The Opposition has responded to the Government’s second budget with a whack.
And as tradition dictates, Labor got to reply. In his speech, Labor leader Bill Shorten says it “is a hoax, a mirage, a smokescreen” that repackaged the unfairness of the government’s first budget and failed every test.
“The sum total of this government stimulus is a $5.1 billion deposit against a $96 billion withdrawal,” he said.
Tuesday’s budget set out almost $10 billion of new spending on small-business tax breaks and support for families.
Mr Shorten said Labor would support proposed measures around national security, the overdue drought-relief for farmers and tax cuts for small businesses, which he said should be increased from 1.5 to 5 per cent.
But, he said Labor refuses to subsidise the childcare spending with cuts of up to $6000 to family payments and the proposed parental leave changes, which it has labelled “an attack on working women”.
Here are some highlights of Mr Shorten’s budget reply speech:
1. Tony Abbott has gone “from praising women of calibre to demonising rorters and frauds”
Labor argues the Government’s proposed extra spending on childcare comes with two big catches for parents – $3.5 billion in cuts to Family Tax Benefits and $1 billion in cuts to Paid Parental Leave.
Deputy Opposition Leader Tanya Plibersek wrote that under the proposed childcare package, 1.5 million families will have their family tax benefits cut, and 80,000 new mums each year risk losing some or all of their Paid Parental Leave.
Labor says one of the most unfair aspects of the budget is that new mothers will no longer be allowed to access the taxpayer-funded paid parental leave scheme as well as their employer-provided scheme, if there is one.
Mr Shorten said the proposals force new mums and dads to choose between more time at home with their child and cuts to their pay.
“No employee, no employer, no family can ever trust this Prime Minister with their rights at work,” he said to loud applause.
But the government is adamant that stopping new mothers from “double-dipping” at the expense of the taxpayers will save $1 billion over four years.
The proposed measure is a controversial one, with the PM coming under attack yesterday during question time in parliament over senior ministers’ descriptions of “double-dipping” new mothers as “rorters” and “fraudsters”.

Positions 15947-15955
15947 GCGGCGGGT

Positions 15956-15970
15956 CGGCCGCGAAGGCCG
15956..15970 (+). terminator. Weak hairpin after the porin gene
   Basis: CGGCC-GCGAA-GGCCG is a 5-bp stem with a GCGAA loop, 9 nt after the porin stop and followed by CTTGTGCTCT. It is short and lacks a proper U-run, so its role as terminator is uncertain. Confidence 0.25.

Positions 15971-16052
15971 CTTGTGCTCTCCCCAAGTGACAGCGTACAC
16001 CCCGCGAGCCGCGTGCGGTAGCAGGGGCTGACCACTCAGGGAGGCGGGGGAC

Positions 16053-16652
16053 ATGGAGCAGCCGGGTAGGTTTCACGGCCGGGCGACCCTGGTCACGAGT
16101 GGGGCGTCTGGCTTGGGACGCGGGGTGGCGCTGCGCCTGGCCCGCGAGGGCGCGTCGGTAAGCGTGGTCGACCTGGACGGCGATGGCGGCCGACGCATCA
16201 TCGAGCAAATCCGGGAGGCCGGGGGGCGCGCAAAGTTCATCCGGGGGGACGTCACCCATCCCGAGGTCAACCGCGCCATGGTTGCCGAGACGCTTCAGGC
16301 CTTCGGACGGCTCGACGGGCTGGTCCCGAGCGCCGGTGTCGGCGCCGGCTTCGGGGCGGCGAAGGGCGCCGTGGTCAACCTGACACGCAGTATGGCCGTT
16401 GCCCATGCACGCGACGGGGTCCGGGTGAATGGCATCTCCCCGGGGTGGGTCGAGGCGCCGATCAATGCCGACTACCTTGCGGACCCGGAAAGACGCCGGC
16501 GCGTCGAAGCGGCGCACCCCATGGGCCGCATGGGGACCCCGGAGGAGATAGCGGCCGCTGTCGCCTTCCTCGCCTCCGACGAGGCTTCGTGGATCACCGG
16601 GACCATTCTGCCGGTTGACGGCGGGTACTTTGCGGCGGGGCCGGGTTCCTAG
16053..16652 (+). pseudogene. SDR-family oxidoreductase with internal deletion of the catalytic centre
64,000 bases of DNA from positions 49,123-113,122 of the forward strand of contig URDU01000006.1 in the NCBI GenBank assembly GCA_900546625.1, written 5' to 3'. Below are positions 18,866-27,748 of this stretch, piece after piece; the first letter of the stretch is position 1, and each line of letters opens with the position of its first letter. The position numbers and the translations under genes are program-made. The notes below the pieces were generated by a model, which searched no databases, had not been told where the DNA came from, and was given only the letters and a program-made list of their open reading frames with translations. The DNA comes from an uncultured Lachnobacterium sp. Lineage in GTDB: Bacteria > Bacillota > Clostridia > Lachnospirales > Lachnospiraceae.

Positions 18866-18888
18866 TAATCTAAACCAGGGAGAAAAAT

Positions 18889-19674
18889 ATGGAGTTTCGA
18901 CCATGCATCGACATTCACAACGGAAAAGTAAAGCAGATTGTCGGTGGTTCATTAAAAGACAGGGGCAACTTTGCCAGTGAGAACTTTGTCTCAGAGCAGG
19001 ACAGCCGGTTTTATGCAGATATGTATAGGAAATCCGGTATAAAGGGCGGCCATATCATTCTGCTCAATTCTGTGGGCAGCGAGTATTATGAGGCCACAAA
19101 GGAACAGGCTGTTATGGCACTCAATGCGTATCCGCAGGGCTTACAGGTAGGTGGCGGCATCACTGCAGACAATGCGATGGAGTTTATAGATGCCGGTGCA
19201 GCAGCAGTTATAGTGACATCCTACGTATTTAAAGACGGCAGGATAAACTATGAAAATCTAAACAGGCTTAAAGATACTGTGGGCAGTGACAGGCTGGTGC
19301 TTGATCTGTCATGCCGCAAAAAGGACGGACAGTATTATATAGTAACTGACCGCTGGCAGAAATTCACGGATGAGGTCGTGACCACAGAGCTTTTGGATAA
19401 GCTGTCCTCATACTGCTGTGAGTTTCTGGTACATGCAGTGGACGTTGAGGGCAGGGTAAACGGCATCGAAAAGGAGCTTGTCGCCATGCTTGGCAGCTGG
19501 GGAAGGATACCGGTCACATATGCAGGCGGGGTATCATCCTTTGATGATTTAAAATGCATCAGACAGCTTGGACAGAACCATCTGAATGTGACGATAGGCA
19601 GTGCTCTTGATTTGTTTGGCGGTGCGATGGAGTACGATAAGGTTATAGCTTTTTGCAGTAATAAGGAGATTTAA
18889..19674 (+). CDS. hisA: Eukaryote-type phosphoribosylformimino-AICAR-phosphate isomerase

2. The federal budget is an “unconscionable attack” upon the states’ schools and hospitals and the people who rely on those services.
Mr Shorten said Mr Abbott broke three promises in this budget – to not cut health funding, to not cut education funding and to not hurt families.
The Opposition leader said when you cut $30 billion from schools and $50 billion from hospitals, you are hurting families.
3. Women should be encouraged to work, study and teach in male-dominated technological fields.
Under a Labor government, Mr Shorten said the focus would be on technology and every school student would learn to read and write code.
He said teachers’ skills would be boosted, 25,000 news teachers who are science and technology graduates would be trained, and the HECS debts of 100,000 science, engineering, technology and maths students would be written-off. More women would be encouraged to study, teach and work in these fields.
Mr Shorten said a Labor government would never agree to $100,000 university degrees.
And a $500 million investment fund would ensure Australian entrepreneurs could access the capital they needed to grow their ideas and provide jobs for the future.
According to Mr Shorten, a Labor government would also:
- Focus on infrastructure and ensuring our cities were sustainable;
- Ensure superannuation was a sustainable and fair system for all, not a tax haven for the rich; and
- Not push unemployed youth into poverty by holding back welfare (whether it be for six months or one month).
But one thing we can be sure of is that the political argy-bargy will continue…
Yesterday, PM Tony Abbott said Labor’s opposition to every budget saving and support for every spending measure showed its intellectual bankruptcy.
The government says Labor’s promises create a $52 billion black hole that must be filled by spending cuts or taxes.
But a Labor spokesman said, since the 2013 election, the party had announced $20 billion worth of savings measures over a decade, which had been independently costed by the Parliamentary Budget Office.
It seems the fun and games will continue for the foreseeable future…
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